If professional dancer John Pickett had turned into Magic Johnson as he pirouetted across the indoor basketball court of Los Angeles County's Central Juvenile Hall on Monday, he could not have received a heartier reception than he did from the 160 inmates.
The lanky Pickett and two other members of the City Hearts Performing Arts troupe performed at an assembly designed to entertain incarcerated youths and to gauge interest in an elective dance instruction program at the hall's high school.
The response was overwhelming.
With whoops of delight threatening to drown out a booming cassette of the rap group Run-D.M.C., youngsters swayed in their graffiti-gouged seats while Pickett and his companions demonstrated a series of dance forms ranging from ballet to break dancing.
But the place really began to rock when Pickett requested volunteers.
Hesitating at first, a couple of youngsters finally stepped forward. Then, buoyed by a response of cheers, a steady stream of youths surged to the front of the gym.
"We have enough, we have enough. Thank you very much," shouted Pickett before he could be inundated by the audience of juveniles held for crimes ranging from burglary to murder.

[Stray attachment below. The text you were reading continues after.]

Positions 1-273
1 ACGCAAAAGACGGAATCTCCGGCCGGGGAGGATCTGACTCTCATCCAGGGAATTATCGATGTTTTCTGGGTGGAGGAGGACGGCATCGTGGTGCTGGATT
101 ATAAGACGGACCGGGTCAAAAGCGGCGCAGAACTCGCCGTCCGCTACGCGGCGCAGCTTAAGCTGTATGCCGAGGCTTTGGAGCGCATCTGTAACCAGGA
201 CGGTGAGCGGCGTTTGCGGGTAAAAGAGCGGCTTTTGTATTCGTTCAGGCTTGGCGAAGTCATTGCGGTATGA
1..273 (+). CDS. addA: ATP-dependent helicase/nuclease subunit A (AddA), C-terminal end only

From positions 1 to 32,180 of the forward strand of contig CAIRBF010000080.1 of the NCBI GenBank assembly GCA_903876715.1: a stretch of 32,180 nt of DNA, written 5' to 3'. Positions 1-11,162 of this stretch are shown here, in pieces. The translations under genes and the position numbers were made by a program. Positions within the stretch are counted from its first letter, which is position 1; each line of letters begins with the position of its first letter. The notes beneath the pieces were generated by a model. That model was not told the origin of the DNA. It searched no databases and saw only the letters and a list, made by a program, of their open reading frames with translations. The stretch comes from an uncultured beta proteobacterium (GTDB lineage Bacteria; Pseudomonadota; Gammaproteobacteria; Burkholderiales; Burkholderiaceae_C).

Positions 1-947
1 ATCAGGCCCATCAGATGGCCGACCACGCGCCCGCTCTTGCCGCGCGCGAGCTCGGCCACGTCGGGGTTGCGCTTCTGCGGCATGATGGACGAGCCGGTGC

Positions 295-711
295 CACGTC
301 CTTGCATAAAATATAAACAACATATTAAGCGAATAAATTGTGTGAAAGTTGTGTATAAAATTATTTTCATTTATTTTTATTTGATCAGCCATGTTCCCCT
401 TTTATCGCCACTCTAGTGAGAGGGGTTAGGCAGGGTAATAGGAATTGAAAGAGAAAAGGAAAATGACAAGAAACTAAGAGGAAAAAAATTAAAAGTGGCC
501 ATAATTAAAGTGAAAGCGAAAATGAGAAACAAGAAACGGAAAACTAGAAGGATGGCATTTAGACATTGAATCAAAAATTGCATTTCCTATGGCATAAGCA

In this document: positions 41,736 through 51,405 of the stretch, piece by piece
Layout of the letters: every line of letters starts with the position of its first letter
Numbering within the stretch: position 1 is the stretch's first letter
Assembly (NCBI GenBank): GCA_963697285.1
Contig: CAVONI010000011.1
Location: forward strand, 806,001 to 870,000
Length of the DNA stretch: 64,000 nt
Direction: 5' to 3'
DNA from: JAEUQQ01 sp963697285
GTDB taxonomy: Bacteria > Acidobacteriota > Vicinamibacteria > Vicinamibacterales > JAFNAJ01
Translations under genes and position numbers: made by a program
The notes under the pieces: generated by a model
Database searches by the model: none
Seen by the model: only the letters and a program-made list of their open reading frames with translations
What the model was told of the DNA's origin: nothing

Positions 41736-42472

"It's a way they can gain self-esteem by doing a simple activity that they can achieve," Pickett said after the 45-minute session. "The young men enjoyed it."
This fall, school officials said, Pickett will return on a weekly basis to provide instruction. The program, which is still in need of public or private funding, is one of several community service efforts sponsored by City Hearts.
For a few seconds Monday, there was some question as to how positive the response would be to Pickett and his sweat-suited partners, Robert Gilliam and Kim Jeske.
After explaining that the program is titled "Say Yes to the Arts," Jason asked the audience to "say no to gangs." Instead, the youths, almost in unison, shot back, "Yes," with many also flashing gang hand signals.
According to Principal David G. Flores, 90% of his wards are affiliated with gangs.
But then the music kicked in, and scowls turned to smiles.
"It's great the way they came here to see us," said one youth, who has been held for five months on charges of attempted murder. "Dancing could keep you off the street, it's something to do instead of hanging out and getting in trouble.
"Now, if you don't have a sport, you either turn to selling dope or to straight gang-banging."